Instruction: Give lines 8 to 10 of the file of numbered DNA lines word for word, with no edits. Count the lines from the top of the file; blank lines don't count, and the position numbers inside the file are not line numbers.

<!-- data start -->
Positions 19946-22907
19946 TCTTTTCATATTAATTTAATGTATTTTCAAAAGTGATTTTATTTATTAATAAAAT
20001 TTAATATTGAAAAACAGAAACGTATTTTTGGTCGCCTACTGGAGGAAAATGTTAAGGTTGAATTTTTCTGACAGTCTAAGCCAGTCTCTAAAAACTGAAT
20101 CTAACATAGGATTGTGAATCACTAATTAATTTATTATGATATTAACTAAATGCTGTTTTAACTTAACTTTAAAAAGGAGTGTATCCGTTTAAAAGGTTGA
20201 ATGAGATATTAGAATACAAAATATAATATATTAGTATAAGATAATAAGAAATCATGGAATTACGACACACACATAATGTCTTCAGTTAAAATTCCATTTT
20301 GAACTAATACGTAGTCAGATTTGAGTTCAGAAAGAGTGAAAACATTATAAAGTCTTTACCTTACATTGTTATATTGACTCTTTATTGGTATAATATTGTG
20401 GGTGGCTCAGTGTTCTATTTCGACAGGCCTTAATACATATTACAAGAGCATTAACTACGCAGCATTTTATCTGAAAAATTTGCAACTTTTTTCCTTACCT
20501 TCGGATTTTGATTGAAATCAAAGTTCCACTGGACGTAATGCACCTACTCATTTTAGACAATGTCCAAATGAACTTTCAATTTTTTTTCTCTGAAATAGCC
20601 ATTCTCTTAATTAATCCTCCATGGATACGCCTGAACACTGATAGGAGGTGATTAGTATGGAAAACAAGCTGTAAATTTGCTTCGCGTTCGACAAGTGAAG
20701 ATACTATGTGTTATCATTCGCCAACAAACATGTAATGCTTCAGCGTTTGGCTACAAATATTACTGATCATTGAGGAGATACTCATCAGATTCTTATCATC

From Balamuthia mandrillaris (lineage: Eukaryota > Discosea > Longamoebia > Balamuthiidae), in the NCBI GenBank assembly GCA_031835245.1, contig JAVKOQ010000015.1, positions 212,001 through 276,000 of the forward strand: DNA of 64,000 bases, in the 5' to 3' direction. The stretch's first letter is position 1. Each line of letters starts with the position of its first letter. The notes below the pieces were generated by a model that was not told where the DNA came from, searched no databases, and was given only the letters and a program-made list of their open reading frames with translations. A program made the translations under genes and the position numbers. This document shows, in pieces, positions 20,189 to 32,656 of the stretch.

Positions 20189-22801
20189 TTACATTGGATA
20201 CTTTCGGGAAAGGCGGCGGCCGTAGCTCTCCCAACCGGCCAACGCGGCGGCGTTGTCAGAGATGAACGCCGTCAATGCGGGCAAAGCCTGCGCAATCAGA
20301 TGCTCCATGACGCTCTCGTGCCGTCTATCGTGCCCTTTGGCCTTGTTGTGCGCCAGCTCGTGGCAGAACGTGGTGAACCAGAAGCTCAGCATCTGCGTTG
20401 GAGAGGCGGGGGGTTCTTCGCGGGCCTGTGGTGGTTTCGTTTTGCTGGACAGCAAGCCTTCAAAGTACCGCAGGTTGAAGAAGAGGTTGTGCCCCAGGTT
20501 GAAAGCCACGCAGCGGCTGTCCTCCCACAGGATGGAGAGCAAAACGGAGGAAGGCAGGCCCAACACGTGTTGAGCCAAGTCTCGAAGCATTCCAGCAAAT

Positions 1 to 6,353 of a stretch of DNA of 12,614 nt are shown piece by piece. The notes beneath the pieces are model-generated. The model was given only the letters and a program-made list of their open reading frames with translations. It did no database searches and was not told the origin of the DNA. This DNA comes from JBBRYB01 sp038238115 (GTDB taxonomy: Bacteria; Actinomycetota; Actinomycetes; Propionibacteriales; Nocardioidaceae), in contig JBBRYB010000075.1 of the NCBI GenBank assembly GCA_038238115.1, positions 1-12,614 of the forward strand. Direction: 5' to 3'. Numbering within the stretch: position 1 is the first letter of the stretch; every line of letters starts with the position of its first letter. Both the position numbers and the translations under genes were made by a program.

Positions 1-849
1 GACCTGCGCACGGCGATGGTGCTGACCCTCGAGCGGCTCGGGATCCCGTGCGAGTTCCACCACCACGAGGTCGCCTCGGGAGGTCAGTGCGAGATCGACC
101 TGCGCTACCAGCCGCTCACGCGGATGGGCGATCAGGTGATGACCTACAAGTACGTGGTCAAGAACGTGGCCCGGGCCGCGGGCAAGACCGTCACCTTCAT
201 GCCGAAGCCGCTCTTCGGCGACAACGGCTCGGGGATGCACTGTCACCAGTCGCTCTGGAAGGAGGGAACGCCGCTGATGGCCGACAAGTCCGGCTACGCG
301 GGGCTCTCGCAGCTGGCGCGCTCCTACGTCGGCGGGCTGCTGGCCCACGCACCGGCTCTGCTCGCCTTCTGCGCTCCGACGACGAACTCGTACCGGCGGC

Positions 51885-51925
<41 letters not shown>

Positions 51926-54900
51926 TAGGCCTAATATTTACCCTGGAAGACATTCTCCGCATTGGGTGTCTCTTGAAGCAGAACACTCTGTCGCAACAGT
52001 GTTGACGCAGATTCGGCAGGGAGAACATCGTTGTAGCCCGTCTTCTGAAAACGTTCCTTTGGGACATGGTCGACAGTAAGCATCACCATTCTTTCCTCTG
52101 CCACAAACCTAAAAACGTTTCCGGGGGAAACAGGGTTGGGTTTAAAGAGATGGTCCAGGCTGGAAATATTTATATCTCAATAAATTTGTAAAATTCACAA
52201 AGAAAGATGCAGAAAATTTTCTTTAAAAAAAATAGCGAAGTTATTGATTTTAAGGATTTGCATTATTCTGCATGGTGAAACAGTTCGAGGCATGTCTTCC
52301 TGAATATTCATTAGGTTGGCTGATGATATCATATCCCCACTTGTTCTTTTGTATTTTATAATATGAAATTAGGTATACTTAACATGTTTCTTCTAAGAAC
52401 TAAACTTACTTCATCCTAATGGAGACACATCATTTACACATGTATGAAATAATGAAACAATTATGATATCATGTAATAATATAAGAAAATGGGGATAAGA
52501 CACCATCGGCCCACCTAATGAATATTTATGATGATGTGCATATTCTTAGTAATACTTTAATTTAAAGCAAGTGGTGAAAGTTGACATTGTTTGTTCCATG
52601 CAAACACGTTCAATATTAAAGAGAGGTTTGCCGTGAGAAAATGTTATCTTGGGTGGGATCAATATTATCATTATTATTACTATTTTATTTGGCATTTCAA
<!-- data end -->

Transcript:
20501 TCGGATTTTGATTGAAATCAAAGTTCCACTGGACGTAATGCACCTACTCATTTTAGACAATGTCCAAATGAACTTTCAATTTTTTTTCTCTGAAATAGCC
20601 ATTCTCTTAATTAATCCTCCATGGATACGCCTGAACACTGATAGGAGGTGATTAGTATGGAAAACAAGCTGTAAATTTGCTTCGCGTTCGACAAGTGAAG
20701 ATACTATGTGTTATCATTCGCCAACAAACATGTAATGCTTCAGCGTTTGGCTACAAATATTACTGATCATTGAGGAGATACTCATCAGATTCTTATCATC